Recipe (made up of Ingredients)  Manufacturing Process (set of instructions) 

-----A RECIPE (Set of Ingredients)-----------Manufacturing Process (set of Instructions)-------------------BluePrint (set of guidelines)-----

 

If you're going to build a home the first thing you need is a blueprint. From this blueprint you could construct your home.

Equally, if you were to build a cake the first thing you'd need is a recipe. And so a Class in Python is nothing more than a set of instructions.

 

 

You can see we've built a house from the blueprint, of course using the same blueprint you can build another house and another...

So these three houses all share something in common, they have all the same blueprint. (Separate Objects from the same Class)

 

 

 

 

A Class is like the blueprint while the Object is the house created from the Class or blueprint.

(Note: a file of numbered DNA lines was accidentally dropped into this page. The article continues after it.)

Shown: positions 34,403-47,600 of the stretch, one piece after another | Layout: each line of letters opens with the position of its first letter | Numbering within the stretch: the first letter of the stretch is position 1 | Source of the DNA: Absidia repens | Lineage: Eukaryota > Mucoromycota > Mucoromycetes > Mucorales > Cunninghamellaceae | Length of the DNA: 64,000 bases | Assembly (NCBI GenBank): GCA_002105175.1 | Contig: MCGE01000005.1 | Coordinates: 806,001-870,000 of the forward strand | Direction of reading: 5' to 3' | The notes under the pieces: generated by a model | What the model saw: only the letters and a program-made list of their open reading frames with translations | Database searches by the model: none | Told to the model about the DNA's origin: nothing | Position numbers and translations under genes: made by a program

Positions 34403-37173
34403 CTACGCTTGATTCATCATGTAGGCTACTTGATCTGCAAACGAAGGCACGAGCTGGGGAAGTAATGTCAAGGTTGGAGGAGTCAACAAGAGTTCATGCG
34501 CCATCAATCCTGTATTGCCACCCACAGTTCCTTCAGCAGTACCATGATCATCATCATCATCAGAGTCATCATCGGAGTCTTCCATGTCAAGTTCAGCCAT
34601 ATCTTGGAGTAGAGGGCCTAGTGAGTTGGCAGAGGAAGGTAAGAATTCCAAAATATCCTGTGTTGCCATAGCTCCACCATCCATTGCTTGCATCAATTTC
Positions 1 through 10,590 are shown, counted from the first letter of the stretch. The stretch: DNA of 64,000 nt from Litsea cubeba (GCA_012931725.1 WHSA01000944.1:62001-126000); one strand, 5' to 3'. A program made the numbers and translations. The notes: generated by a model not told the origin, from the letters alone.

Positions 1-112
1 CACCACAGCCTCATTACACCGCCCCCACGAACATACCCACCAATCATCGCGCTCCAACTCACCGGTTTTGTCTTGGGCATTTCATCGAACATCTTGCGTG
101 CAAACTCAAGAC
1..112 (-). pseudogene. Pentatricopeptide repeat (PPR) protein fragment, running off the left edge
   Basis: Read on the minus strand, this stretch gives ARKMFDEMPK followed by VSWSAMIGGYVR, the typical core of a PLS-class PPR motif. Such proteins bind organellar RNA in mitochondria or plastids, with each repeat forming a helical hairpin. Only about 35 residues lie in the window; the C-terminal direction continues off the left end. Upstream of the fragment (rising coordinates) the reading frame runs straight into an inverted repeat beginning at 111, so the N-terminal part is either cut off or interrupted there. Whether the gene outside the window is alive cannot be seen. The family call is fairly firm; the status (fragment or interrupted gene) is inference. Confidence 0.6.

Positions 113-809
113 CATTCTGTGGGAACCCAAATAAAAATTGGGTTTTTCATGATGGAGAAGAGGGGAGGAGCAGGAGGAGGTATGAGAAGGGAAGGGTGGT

So, a constructed house is an Object. Something you can use and work with. In Python, ' everything is an object ', which is what everyone calls object oriented.

When we say in python:

>>> box = "apple"

Python notices a string " " and calls the str() Class to create this string Object.  

>>> type(box)

<class 'str'>

When we use a function called type, Python tells us what class (box) belongs to. In this case it's a 'STR' string Class.

>>> box2 = "oranges"

>>> type(box2)

<class 'str'>

Look closely as we create a new box2, it's also made from the same blueprint or Class as box was. They are both 'STR' belongin to the string Class in Python.

Now you could say box & box2 are Objects right...? Kind of, because they are more like addresses pointing to the Object "apple" and "oranges".